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Angular 2 Fundamentals for web Developer

Angular 2 is an open source JavaScript framework to build web applications in HTML and JavaScript and has been conceived as a mobile first approach. Angular 2 is the next version of Google’s massively popular MV* framework for building complex applications in the browser. Angular 2 also provides additional features and capabilities, such as robust support for mobile development, easy object orientation, reusable components.


In Angular 2, “everything is a component.” Components are the main way to build and specify elements and logic on the page, through both custom elements and attributes that add functionality to our existing components.

Example :

@Component({selector: 'greet', template: 'Hello {{name}}!'})

class Greet {

name: string = 'World';


Component decorator allows you to mark a class as an Angular component and provide additional metadata that determines how the component should be processed, instantiated and used at runtime.


Angular apps go through a multi-stage bootstrap and lifecycle process, and we can respond to various events as our app starts, runs, and creates/destroys components.

BOOTSTRAP:  Angular 2 apps (currently) need to be bootstrapped using the root component for the app. This component is where you can put application-level code and configuration, and its template is where the whole app component chain gets created.

COMPONENT INIT: When a component is created, its constructor is called. This is where we initialize state for our component, but if we rely on properties or data from child components, we need to wait for our child components to initialize first. To do this, we can handle the ngOnInit lifecycle event. Optionally, we could call setTimeout in our constructor for a similar effect.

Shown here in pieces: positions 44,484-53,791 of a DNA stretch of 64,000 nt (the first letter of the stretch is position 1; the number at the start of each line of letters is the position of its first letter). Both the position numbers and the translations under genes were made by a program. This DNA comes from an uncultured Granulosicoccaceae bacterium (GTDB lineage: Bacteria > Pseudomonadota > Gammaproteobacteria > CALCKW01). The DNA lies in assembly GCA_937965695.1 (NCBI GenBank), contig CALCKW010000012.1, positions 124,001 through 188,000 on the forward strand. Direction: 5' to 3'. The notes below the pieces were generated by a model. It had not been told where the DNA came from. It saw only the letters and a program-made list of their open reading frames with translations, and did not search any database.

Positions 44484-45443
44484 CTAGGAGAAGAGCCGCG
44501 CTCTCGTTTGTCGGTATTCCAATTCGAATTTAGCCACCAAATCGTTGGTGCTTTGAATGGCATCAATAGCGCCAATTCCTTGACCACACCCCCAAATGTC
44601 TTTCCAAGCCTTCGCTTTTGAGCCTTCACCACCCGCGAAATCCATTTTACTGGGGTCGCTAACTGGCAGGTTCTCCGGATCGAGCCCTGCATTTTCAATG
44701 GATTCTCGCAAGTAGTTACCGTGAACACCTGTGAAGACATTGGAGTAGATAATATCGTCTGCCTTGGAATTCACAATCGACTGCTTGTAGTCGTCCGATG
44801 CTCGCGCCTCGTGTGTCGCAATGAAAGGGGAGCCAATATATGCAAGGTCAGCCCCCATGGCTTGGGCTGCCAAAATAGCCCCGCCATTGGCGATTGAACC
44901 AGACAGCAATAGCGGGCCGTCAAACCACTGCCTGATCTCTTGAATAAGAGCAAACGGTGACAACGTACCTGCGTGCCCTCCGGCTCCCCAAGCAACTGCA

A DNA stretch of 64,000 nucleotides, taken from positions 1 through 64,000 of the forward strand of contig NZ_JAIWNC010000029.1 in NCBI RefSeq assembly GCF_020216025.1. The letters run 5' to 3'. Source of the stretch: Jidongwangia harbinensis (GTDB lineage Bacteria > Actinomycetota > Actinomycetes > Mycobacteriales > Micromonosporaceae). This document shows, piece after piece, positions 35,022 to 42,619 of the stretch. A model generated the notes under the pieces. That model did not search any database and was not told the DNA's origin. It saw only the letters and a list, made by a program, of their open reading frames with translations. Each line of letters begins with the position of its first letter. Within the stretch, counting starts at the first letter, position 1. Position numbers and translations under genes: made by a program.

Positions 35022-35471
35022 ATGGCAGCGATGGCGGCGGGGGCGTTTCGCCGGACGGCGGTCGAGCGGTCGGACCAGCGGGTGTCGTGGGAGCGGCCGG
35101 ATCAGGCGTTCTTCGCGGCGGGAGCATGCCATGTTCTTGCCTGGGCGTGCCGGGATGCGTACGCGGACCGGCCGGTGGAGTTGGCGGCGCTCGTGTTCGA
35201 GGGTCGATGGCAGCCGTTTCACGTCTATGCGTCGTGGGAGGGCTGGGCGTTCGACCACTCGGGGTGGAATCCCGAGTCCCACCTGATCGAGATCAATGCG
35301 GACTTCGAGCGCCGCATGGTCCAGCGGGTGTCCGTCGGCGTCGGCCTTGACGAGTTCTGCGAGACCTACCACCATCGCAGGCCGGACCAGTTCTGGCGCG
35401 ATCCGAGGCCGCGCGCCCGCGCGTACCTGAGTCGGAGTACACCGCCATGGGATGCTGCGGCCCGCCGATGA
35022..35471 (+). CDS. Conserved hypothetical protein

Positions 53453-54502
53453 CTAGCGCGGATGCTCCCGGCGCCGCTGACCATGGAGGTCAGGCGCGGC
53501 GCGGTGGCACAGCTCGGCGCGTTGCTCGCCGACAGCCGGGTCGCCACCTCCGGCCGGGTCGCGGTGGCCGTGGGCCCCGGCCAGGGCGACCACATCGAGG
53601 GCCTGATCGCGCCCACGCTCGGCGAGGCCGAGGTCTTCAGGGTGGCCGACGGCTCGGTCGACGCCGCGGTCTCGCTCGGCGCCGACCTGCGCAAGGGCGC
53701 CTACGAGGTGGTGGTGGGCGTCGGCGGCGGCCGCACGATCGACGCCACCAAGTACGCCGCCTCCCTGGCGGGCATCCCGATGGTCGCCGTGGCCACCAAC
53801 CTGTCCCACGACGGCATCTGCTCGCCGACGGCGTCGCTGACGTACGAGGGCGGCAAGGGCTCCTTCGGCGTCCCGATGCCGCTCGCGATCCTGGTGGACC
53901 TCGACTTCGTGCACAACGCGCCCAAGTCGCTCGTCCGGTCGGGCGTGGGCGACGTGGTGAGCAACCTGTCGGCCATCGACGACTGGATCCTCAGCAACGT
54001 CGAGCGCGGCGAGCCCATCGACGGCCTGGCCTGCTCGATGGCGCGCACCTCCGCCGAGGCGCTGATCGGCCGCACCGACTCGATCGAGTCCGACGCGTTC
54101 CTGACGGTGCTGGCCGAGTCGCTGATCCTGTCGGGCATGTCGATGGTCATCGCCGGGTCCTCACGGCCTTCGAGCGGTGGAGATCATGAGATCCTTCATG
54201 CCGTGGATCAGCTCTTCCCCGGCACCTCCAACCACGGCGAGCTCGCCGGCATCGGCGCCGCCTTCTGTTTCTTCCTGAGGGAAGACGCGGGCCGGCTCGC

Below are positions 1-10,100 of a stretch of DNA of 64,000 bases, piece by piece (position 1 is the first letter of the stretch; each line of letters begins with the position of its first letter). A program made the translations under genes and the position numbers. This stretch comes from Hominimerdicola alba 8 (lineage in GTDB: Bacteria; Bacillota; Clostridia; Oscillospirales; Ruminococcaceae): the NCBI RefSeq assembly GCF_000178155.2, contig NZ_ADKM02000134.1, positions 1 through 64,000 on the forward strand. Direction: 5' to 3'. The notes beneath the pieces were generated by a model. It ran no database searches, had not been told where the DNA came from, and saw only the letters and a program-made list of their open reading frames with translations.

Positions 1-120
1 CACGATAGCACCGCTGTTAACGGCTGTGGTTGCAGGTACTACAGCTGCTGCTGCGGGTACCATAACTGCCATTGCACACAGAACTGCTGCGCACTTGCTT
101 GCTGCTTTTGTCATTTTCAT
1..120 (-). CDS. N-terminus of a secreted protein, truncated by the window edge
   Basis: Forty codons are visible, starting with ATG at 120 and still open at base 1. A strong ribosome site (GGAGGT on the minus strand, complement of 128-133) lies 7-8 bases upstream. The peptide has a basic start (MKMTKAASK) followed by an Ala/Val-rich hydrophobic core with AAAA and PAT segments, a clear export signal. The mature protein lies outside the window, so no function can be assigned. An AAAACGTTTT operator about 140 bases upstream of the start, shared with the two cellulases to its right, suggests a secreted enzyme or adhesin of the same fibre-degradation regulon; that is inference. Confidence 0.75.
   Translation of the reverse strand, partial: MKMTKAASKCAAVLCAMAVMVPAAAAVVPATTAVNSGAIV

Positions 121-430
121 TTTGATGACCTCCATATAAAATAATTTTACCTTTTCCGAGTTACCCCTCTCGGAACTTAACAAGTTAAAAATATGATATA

Events in Angular 2 use the parentheses notation in templates, and trigger methods in a component’s class.

Example, assume we have this component class:


class MyComponent {

  clicked(event) {



And this template:

clicked() method will be called when the button is clicked.

To capture the event object, pass $event as a parameter in the event callback from the template.


In Angular 2, we more explicitly build forms and form controls. The FormBuilder in angular 2 makes it easy for us to specify form controls and the various validators we might want to apply to certain controls. The FormBuilder creates instances of FormGroup. Instead of using the FormBuilder, we could also construct the FormGroup manually.


import { FormGroup, FormControl } from '@angular/forms';

public loginForm = new FormGroup({

  email: new FormControl("email", Validators.required),

  password: new FormControl("password", Validators.required)